Sympathy cards can be written for deceased pets as well. While you may view this as over-the-top, try and remember that a pet becomes part of the family too (especially when they have been with their owner for several years) – they mean the world to them and their loss is met with equally powerful emotions.
Sending a sympathy card or a ‘thinking of you’ card is very appropriate for this situation. Don’t say anything like ‘You can get another pet,’ because that is stating that their pet was unimportant and replaceable. Not everyone can bounce back so quickly. Something along the lines of ‘I’m sorry for your loss, and I’ll be there for you’ is all that is needed. As always, with sympathy cards, it is important to offer support, not advice.
‘Thinking of you’ cards
For temporary illnesses and injuries, there’s the ubiquitous ‘get well’ card. For deaths in the family, there’s the sympathy card. For all the other profound moments of melancholy, there’s the ‘thinking of you’ card. It’s a good option for any situation where you simply don’t know what to say … serious or terminal illnesses, divorce, and other difficult situations.
Though sometimes, even the most well-meaning greeting cards really do fall short of the situation at hand. After sending a ‘thinking of you’ card, make an effort to do something nice for the recipient, even if it’s just dropping by to take them out for coffee. In the ‘thinking of you’ card, say how sorry you are to hear the news, whatever the circumstances may be, mention that you are trying to arrange a visit or a time to talk. You might even want to enclose a picture of you and the recipient to remind them of happier times.
If it’s a serious illness, be delicate in your words – be strong for that individual, and tell them they are strong too. Offer up your helping hand, and be standing by when they really need it.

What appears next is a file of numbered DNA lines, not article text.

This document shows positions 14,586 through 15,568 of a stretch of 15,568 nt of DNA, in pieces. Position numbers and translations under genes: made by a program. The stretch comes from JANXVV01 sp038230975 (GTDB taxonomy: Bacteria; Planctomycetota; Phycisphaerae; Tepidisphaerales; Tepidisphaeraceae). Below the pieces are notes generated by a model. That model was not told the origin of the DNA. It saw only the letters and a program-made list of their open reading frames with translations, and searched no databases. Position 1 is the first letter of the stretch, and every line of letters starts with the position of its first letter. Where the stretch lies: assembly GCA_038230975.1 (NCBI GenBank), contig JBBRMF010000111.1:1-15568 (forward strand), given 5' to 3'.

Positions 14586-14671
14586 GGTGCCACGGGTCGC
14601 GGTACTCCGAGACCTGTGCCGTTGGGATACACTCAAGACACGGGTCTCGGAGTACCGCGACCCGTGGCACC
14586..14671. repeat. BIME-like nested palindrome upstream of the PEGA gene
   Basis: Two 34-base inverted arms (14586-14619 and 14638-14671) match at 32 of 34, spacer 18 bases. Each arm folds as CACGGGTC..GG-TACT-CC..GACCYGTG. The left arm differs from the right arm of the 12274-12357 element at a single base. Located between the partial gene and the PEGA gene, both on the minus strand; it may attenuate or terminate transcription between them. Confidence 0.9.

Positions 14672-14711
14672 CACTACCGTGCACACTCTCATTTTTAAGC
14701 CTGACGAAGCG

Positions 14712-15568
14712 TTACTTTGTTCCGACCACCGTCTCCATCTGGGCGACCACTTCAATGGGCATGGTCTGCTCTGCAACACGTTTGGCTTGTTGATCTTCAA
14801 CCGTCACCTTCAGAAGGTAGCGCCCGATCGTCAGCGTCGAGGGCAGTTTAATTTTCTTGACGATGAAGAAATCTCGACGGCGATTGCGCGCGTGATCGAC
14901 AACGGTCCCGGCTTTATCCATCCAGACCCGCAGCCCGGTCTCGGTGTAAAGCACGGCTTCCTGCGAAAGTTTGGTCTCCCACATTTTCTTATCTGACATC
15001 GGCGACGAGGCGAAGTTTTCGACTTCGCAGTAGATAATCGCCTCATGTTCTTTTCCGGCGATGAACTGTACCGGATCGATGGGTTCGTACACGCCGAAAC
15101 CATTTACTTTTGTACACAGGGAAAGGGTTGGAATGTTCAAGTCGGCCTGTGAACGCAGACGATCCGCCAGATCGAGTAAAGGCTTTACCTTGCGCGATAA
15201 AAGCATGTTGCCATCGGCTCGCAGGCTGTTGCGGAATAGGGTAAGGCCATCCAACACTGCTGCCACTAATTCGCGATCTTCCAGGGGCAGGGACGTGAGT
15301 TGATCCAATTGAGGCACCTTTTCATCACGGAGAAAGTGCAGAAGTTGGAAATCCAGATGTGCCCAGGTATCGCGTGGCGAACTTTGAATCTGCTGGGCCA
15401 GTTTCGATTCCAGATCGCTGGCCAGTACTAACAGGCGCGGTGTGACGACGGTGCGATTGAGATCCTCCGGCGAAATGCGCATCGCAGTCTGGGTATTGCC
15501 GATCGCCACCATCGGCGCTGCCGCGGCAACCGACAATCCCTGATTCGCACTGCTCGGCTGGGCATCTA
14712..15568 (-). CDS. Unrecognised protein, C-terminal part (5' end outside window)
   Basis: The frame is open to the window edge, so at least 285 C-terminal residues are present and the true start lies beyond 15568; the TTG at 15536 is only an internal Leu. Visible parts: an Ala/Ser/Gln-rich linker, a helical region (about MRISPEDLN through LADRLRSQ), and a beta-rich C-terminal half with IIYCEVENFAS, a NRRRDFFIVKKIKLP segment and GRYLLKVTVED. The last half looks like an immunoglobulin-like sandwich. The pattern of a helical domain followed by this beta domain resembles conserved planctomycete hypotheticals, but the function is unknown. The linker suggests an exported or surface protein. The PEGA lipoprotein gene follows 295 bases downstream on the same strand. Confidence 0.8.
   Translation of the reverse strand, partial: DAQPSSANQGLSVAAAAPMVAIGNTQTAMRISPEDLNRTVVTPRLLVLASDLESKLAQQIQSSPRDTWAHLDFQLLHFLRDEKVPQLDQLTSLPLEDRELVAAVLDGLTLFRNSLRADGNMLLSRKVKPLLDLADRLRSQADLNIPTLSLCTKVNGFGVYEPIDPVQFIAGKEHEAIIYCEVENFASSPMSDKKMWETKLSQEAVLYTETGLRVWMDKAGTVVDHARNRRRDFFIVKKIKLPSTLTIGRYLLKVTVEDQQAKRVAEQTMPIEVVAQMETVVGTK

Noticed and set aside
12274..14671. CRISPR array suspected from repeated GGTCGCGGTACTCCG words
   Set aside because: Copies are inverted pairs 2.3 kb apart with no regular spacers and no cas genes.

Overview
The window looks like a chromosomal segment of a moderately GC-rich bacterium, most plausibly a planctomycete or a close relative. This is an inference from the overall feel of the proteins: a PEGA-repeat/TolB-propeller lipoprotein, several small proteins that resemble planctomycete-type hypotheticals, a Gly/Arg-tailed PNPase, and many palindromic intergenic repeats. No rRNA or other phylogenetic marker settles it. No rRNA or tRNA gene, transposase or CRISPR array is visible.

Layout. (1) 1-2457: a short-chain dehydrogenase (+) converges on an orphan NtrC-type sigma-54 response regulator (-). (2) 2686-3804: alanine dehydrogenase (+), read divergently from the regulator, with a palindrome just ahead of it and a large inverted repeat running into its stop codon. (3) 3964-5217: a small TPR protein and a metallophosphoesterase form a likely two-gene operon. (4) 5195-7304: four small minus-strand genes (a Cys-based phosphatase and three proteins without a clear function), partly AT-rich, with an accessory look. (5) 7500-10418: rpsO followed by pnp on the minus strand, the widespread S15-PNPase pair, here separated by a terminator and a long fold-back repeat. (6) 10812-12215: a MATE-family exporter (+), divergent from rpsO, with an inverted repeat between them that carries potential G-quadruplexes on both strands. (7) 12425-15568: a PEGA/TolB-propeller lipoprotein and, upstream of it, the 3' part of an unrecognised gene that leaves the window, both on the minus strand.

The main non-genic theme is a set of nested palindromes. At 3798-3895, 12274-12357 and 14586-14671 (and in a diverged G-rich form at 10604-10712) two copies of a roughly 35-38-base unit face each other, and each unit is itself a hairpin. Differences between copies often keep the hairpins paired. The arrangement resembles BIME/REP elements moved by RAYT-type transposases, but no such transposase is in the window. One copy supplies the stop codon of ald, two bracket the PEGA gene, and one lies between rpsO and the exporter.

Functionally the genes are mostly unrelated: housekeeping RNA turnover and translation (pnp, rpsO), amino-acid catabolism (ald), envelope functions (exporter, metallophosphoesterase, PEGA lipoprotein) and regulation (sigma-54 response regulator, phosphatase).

If you are sending a ‘thinking of you’ card for a divorce, here are some things to remember:
- Divorce is very tough time for people.
- Couples often have a lot of mutual friends. One of the biggest issues for many newly divorced individuals is the fear of losing their friends to their ex-spouse. The stress alone can also cause a divide in friendships.
- Sadly, some friends seem to react to divorce like a major illness, and they avoid their divorcing friends because they don’t know what to say, or how to act gracefully in the situation.
While some friends may get a giggle out of a “congratulations” card after a divorce, if your friend is having a hard time, send a simple ‘thinking of you’ card instead of trying to be funny. Write a quick note inside, letting them know you’re there if they need to clear their head…and then make good on it! Call a few days later (or stop by their house, if you’re close), to see if they received the card. Ask if they want to go out for lunch or dinner sometime. Even if it’s not a good time, or they are not feeling social, knowing that you’re still there and still want to be friends will certainly boost their spirits.
If you are on the receiving end of a sympathy card or ‘thinking of you’ card it is good to send a ‘thank you’ card to let your coworker, friend, or family member know you appreciated their kind words.
While you may have a lot of thank you cards to send out, it is usually proper to handwrite the addresses on the cards. Computer generated address labels look like a mass mailing, and not like the heartfelt correspondence you want to convey in a personal ‘thank you’ card.
Here are a few other things to remember:
- Take your time: You don’t have to send them out right away. You are dealing with a lot, and people will understand if they don’t receive a ‘thank you’ card from you immediately. Do what you can handle, you can even send a few ‘thank you’ cards at a time until you finish.
- You don’t have to do it alone: Get your family to help with your ‘thank you’ cards. You can order take-out and make a day or night of it. Give everyone a stack of names to write addresses. Even the children can assist by putting stamps on the envelopes.
- You don’t have to write a book: A few heartfelt sentences on a ‘thank you’ card are much more meaningful than a dissertation. Leave the fluff out.
- See it as part of the healing process: Getting the family together to write ‘thank you’ cards is a way to recall happy memories and to support each other as a family.